|Matthew Henry's Concise Commentary|
23:15-22 The feast of Weeks was held in remembrance of the giving of the law, fifty days after the departure from Egypt; and looked forward to the outpouring of the Holy Ghost, fifty days after Christ our Passover was sacrificed for us. On that day the apostles presented the first-fruits of the Christian church to God. To the institution of the feast of Pentecost, is added a repetition of that law, by which they were required to leave the gleanings of their fields. Those who are truly sensible of the mercy they received from God, will show mercy to the poor without grudging.
Verses 15-21. - The Feast of Pentecost lasted but one day. From the morrow after the sabbath - that is, from the second day of Unleavened Bread - the day that ye brought the sheaf of the wave offering; seven sabbaths, i.e., weeks, were to be counted, making forty-nine days, and on the day following the completion of the seventh sabbath (meaning here the seventh week), the festival was to be held, whence its later name of Pentecost, or Fiftieth-day Feast. It would have fallen about the beginning of June - a season of the year which would have made the journey to Jerusalem easy. The characteristic offering of the day was that of two wave loaves of two tenth deals... of fine flour... baken with leaven. These loaves were regarded as the firstfruits unto the Lord of the wheat harvest, although the greater part of the crop had now been reaped and housed. They were to be leavened and brought out of your habitations; that is, they were to consist of such bread as was ordinarily used in daily life. They were made out of ears of wheat selected and cut like the barley in the Feast of Unleavened Bread, and then threshed and ground in the temple court. Each loaf contained an omer of flour, amounting to about five pints, and would therefore have weighed about five pounds. With these were offered two lambs, which were waved before the Lord by being led backwards and forwards before the tabernacle or the temple, and then the loaves were waved also, but they were not placed upon the altar, as they were leavened. The twentieth verse, which is somewhat obscure in the Authorized Version, should be punctuated as follows. And the priest shall wave them (the two lambs) with the bread of the firstfruits (the two loaves) for a wave offering before the Lord; with the two lambs they (the loaves) shall be holy to the Lord for the priest. The other sacrifices to be offered on this day are described in the text as seven lambs,... one young bullock, and two rams... for a burnt offering unto the Lord, with their meat offering, and their drink offerings,... and one kid of the goats for a sin offering. In the Book of Numbers (Numbers 28:27) they are stated to be "seven lambs," "two young bullocks," "one ram," with meat and drink offerings, and "one kid of the goats." Seeing that in Leviticus one young bullock and two rams are commanded, and in Numbers "two young bullocks and one ram," it is reasonable to suppose that a copyist's error has found its way into one or the other text. The feast was to be kept as a day of holy convocation, and no servile work was to be done upon it. The number of sacrifices offered by individuals who had come to Jerusalem caused the festivity to be in practice continued for several days subsequent to the festival itself.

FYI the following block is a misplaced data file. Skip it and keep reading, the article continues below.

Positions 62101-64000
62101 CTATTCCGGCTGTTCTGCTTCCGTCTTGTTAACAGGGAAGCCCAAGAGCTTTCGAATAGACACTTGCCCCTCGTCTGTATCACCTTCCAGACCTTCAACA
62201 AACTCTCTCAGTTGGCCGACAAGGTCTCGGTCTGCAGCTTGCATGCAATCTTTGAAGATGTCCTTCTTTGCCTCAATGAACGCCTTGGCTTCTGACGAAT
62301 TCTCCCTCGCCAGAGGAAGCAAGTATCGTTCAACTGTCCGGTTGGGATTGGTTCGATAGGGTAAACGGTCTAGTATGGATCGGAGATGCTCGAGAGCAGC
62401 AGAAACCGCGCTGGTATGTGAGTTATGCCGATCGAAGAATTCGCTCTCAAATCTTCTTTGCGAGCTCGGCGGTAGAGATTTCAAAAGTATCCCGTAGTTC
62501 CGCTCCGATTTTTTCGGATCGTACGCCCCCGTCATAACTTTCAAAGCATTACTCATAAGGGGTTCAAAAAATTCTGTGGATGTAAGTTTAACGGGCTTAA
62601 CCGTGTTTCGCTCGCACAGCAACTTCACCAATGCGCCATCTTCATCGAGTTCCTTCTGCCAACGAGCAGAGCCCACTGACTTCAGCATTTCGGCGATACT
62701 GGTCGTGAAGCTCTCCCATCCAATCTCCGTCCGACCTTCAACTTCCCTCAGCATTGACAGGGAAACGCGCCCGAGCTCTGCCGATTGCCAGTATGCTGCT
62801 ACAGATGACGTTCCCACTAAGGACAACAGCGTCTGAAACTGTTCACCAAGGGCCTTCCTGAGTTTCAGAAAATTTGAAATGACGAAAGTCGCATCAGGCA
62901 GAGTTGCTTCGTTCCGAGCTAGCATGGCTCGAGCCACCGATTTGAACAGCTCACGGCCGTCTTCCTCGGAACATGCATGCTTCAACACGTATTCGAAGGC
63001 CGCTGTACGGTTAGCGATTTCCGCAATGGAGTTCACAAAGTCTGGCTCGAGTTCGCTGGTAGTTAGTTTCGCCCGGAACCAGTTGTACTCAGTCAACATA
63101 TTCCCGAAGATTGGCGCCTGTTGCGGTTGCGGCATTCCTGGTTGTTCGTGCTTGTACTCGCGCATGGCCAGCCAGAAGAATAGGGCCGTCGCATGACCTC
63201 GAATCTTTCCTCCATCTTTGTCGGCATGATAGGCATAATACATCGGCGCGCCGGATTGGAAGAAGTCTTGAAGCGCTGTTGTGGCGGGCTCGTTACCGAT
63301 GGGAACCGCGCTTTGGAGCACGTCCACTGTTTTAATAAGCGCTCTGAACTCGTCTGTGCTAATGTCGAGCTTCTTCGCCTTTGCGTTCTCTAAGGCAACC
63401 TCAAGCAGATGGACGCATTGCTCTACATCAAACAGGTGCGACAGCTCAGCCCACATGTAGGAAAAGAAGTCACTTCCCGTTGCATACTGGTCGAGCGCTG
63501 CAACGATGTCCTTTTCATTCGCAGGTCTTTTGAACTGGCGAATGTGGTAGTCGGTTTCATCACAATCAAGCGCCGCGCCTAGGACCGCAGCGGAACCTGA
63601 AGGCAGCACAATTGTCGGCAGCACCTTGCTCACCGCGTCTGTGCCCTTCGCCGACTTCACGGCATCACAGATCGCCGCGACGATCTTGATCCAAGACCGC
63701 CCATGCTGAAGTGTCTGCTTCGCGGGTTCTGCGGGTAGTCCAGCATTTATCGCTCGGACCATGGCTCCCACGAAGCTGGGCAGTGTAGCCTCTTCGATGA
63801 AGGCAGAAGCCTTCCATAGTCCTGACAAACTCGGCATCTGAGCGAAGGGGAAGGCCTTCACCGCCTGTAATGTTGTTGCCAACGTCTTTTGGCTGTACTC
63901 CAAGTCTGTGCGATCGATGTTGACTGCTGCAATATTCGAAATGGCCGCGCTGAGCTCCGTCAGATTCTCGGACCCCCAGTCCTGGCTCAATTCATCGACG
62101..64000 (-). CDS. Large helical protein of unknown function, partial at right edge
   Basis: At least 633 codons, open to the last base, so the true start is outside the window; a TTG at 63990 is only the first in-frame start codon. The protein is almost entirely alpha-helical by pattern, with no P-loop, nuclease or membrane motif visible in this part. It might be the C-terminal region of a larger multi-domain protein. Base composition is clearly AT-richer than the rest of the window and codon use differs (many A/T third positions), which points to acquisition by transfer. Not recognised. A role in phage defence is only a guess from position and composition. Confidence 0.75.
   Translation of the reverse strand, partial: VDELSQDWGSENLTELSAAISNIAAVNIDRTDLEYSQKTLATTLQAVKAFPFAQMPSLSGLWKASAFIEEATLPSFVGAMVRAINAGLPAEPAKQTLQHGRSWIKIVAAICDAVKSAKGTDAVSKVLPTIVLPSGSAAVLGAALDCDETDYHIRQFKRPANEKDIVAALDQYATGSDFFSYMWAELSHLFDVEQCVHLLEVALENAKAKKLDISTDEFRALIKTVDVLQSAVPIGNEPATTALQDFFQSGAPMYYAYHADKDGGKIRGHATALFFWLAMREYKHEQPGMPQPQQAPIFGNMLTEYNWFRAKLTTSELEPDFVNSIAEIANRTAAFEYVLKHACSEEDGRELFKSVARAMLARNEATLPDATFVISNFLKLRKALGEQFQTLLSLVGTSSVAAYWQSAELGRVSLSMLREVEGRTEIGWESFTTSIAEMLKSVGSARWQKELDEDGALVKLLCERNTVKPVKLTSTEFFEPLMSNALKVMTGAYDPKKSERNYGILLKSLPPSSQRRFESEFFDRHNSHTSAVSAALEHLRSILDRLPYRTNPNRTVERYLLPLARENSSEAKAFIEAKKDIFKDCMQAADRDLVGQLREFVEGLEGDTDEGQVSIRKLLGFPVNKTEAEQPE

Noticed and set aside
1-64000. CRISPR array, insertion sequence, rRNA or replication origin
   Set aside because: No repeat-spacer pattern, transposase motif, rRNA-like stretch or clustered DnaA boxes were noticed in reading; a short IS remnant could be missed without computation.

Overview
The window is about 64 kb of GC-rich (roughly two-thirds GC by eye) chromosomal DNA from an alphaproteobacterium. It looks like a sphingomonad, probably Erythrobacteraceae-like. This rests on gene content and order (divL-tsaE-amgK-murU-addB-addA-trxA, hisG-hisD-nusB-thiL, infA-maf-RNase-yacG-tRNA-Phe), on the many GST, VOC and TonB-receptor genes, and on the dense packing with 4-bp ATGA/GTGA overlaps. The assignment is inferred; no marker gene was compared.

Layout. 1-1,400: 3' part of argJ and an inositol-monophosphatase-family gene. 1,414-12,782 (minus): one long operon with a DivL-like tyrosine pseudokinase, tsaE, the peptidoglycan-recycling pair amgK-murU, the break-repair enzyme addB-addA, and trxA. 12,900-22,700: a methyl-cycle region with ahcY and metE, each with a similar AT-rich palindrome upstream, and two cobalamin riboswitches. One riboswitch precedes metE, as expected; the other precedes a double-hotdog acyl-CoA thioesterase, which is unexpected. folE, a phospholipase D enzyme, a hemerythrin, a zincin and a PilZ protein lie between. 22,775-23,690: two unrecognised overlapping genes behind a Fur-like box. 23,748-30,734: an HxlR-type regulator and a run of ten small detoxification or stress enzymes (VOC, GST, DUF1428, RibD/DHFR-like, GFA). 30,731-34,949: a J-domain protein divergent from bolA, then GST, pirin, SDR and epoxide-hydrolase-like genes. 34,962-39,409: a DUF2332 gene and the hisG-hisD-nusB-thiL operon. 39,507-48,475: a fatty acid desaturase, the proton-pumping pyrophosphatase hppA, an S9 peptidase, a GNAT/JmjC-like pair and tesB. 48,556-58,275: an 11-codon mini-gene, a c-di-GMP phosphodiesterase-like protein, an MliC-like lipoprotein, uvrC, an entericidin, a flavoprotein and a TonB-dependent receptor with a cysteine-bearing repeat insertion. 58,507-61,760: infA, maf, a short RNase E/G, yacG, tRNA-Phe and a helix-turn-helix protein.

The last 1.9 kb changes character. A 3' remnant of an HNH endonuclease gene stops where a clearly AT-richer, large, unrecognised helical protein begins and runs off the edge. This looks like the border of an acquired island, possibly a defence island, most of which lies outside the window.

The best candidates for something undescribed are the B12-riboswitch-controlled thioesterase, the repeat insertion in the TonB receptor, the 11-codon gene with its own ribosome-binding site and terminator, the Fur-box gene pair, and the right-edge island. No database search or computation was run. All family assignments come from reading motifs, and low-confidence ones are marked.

Gill's Exposition of the Entire Bible
And ye shall count unto you from the morrow after the sabbath,.... Not the seventh day sabbath in the passover week, nor the whole feast of unleavened bread, but the first day of it, which was an holy convocation, a sabbath in which no servile work was to be done, Leviticus 23:7; and it was from the day after this, even the sixteenth of Nisan, that the following count was to be made; so the Targum of Jonathan, after the first feast day of the passover: and Josephus (s) is very clear in it, that Pentecost, or the feast of weeks, was the fiftieth day from the sixteenth of Nisan, when the above offerings were made:
from the day that ye brought the sheaf of the wave offering; which plainly points out the express day from whence the count was to begin, even on the day when the sheaf of the firstfruits of the barley harvest was offered:
seven sabbaths shall be complete; or seven weeks, that is, forty nine days; and hence, Jarchi says, we learn that the count began from the evening, or otherwise the weeks would not be complete; and Gersom thinks the day in which the sheaf was offered is included in the days counted; for the count began from the day after the first of the passover, and lo, seven days are seven weeks of days, which make forty nine days.
(s) Antiqu. l. 3. c. 10. sect. 6.
Jamieson-Fausset-Brown Bible Commentary
Le 23:15-22. Feast of Pentecost.
15. ye shall count unto you from the morrow after the sabbath—that is, after the first day of the passover week, which was observed as a Sabbath.
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